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Many manufactured stormwater filtration systems use media-filled cartridges. During a storm, runoff passes through the filtration media, which absorbs and retains pollutants from stormwater runoff, including total suspended solids, hydrocarbons, nutrients, metals and other common pollutants. The structures that house the filter cartridges can be constructed in various ways to accommodate a wide range of flows, project footprints and variable hydraulic conditions. Standard configurations include catch basin, manhole, vault, curb inlet and systems with internal peak flow conveyance.

Annual inspection of media-based filter systems is typical, with additional inspections generally recommended after major storm events. Inspection procedures differ by manufacturer, but visual indicators are used to evaluate the need for maintenance in most cases. Factors such as the amount of accumulated sediment, sediment loading on top of the cartridge, submerged cartridges, a pronounced scum line, or plugged media may indicate the need for maintenance.

Maintenance of media-based filter systems includes removing accumulated sediment, spraying down the interior of the structure, and replacing the media cartridges. Depending on the size and location of the unit, maintenance can take anywhere from just a few minutes, as is the case with a single cartridge catch basin, to several hours to complete. Maintenance personnel may be required to enter the structure to perform the maintenance, and a vacuum truck is typically used to remove sediment.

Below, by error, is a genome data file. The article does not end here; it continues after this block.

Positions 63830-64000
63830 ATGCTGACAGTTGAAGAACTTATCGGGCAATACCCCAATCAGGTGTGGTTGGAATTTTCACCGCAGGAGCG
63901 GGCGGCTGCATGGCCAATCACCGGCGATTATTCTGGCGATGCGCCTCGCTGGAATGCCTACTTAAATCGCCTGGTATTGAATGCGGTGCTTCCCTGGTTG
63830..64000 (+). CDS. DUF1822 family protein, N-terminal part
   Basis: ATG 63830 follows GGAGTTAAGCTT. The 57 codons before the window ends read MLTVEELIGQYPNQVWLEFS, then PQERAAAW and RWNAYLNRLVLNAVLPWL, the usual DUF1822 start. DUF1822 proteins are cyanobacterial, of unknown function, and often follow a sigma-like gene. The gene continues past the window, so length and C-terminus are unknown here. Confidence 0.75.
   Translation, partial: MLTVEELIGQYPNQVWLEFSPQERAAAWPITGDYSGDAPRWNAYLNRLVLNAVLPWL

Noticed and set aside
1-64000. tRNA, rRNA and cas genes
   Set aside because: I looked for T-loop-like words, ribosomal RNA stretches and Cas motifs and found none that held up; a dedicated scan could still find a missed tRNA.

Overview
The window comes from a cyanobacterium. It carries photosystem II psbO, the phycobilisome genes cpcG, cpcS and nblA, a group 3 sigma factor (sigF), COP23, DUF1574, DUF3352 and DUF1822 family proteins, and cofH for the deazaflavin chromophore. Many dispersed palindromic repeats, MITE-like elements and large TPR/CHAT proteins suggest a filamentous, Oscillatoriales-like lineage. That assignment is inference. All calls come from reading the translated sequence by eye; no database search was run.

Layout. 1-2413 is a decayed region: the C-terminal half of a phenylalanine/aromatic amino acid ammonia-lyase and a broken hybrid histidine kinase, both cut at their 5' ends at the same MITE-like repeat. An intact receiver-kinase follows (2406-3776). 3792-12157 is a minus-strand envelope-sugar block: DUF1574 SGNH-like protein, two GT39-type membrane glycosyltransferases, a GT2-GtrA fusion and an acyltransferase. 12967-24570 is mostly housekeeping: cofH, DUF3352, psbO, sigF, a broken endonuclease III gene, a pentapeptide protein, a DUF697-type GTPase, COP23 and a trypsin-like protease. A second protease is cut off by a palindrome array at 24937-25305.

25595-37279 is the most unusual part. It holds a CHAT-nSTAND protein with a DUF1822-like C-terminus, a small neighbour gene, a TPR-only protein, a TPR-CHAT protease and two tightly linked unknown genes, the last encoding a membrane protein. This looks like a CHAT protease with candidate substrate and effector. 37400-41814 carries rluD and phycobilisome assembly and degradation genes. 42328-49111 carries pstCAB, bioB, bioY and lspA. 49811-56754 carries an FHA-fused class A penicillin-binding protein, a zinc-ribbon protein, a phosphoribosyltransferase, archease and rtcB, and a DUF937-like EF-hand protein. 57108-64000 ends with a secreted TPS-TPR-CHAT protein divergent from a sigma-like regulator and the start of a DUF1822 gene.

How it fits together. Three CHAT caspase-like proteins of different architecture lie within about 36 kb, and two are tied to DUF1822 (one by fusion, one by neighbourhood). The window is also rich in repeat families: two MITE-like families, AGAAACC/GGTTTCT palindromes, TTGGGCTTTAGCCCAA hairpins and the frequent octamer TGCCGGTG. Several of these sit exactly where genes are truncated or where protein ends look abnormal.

The process for removing the spent media cartridges differs considerably by manufacturer, and these differences can have a significant impact on the time needed for cartridge replacement. The more time needed on-site, the higher the maintenance costs. When evaluating media-based filter systems, engineers should inquire as to the following to ensure long-term maintenance costs are reduced:

1. Are the cartridges designed with features to prevent debris and oil from clogging the media surface (i.e. hood, skirt)? Do the cartridges have a surface-cleaning mechanism?

  • These features can extend filter cartridge life and maintenance intervals.

2. How long is the targeted media replacement maintenance interval? Is there operational data available to support the recommended maintenance interval?

  • Filter cartridge replacement intervals differ considerably between manufacturers, ranging from more than once per year to up to 5 years between maintenance events.

3. Does the manufacturer offer a cartridge exchange program?

  • Production and lead time for replacement cartridges vary and can be as long as four weeks.
  • Are the replacement cartridges recycled to reduce the use and disposal of plastic components?

4. How much do replacement cartridges cost?

  • There can be a significant cost difference for replacement cartridges from different manufacturers.

5. Are tools needed to remove the media cartridges? How fast can the cartridges be removed?

  • Cartridge handling and/or assembly can add costly labor at the beginning and end of the maintenance event.

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